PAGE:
Networking for Introverts
By Kori Clay
You want to become an anchor at CNN? Network. You want to write for Ebony Magazine? Network. You want to become a producer on Scandal? You guessed it, network.
The idea of communicating and fostering relationships with complete strangers may seem scary, especially for introverts. Trust me, I know. I can name numerous times where I faltered and completely missed social cues in a conversation and wanted to immediately retreat; however, I didn’t. Persistence is key and the best thing that you can do when you fall flat on your face is to get back up.
No matter what major you’re pursuing in college, all of them require you to have strong interpersonal skills. Knowing the right people can open doors that you wouldn’t have even imagine. Truth be told, networking doesn’t have to be this intimidating task. You can make it easier by weaving networking into your everyday interactions. Here are some great places to start:
Find a professional organization you love.
Whenever you meet a complete stranger, there’s always this game of back and forth where you try to find commonalities. When you join an organization in college, you skip the awkward game and can talk more fluidly. Joining a professional organization allows you to network with people from across the country; so that when you do move to different cities, it’s easier to expand your network.
Chat with your classmates.
Believe it or not, the people sitting next to you in your class are perfect networking opportunities. Starting the conversation can be as simple as saying hello. When you genuinely express interest in someone, they’ll be more willing to help you in the long term, whether that be professionally or academically. I want to emphasize genuinely getting to know someone. Relationships built for the sake of climbing to the next level are doomed from the start. Establishing the foundation of authenticity creates a way for the relationship to flourish years down the line.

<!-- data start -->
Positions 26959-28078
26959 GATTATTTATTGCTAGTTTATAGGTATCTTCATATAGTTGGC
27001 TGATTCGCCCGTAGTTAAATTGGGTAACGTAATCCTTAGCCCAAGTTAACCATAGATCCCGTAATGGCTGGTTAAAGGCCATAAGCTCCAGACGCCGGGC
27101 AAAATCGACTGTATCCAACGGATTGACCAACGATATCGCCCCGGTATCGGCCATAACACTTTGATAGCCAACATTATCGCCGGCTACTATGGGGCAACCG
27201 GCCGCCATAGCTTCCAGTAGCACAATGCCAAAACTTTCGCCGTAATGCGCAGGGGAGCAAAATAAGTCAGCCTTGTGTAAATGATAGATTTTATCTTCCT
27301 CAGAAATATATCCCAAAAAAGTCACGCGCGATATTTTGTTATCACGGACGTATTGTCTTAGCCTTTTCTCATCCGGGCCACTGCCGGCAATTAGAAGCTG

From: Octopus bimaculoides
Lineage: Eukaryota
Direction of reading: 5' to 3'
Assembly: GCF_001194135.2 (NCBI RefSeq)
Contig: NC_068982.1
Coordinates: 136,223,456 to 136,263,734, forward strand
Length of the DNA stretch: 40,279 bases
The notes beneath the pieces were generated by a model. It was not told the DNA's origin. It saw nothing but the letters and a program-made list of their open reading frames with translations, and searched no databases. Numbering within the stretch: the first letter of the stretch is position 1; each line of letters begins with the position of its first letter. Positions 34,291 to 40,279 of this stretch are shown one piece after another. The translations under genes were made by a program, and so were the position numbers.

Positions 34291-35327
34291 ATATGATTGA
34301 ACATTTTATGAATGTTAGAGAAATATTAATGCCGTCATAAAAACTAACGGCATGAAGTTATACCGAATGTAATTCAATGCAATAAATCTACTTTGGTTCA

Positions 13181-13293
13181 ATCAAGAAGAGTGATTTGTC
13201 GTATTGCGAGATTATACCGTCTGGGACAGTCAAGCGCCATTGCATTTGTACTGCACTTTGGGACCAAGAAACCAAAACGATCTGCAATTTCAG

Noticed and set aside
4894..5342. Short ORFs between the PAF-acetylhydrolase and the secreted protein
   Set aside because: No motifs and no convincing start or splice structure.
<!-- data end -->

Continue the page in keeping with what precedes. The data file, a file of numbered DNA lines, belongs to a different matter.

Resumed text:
We’re in the digital age where meeting someone online and asking to have a cup of coffee is the norm. Linkedin is a professional website dedicated to connecting professionals. It can be a powerful tool if used correctly. You can connect with others who are in job positions that you want and message them directly on LinkedIn. I’ve messaged people before and it has worked on several occasions.
Follow Up. Follow Up. Follow Up.
Creating relationships is the fun part of networking. The challenging part is maintaining those relationships over time. I received a piece of advice on being persistent and following up on contacts. I was told to always send thank you emails within 48 hours of meeting. People, especially working professionals, are busy and forget easily. Thanking and reminding them of your meeting helps them to remember you.
After the thank you email, keep in contact once a month. Maybe it’s an article you saw that reminded you of them. Send it. Similar to sending a thank you email, following up once a month helps people to remember you. So when the time comes around and you need their help, they’re more willing because you genuinely expressed interest in getting to know them. Networking can seem daunting at first. But with practice, you'll be a pro in no time.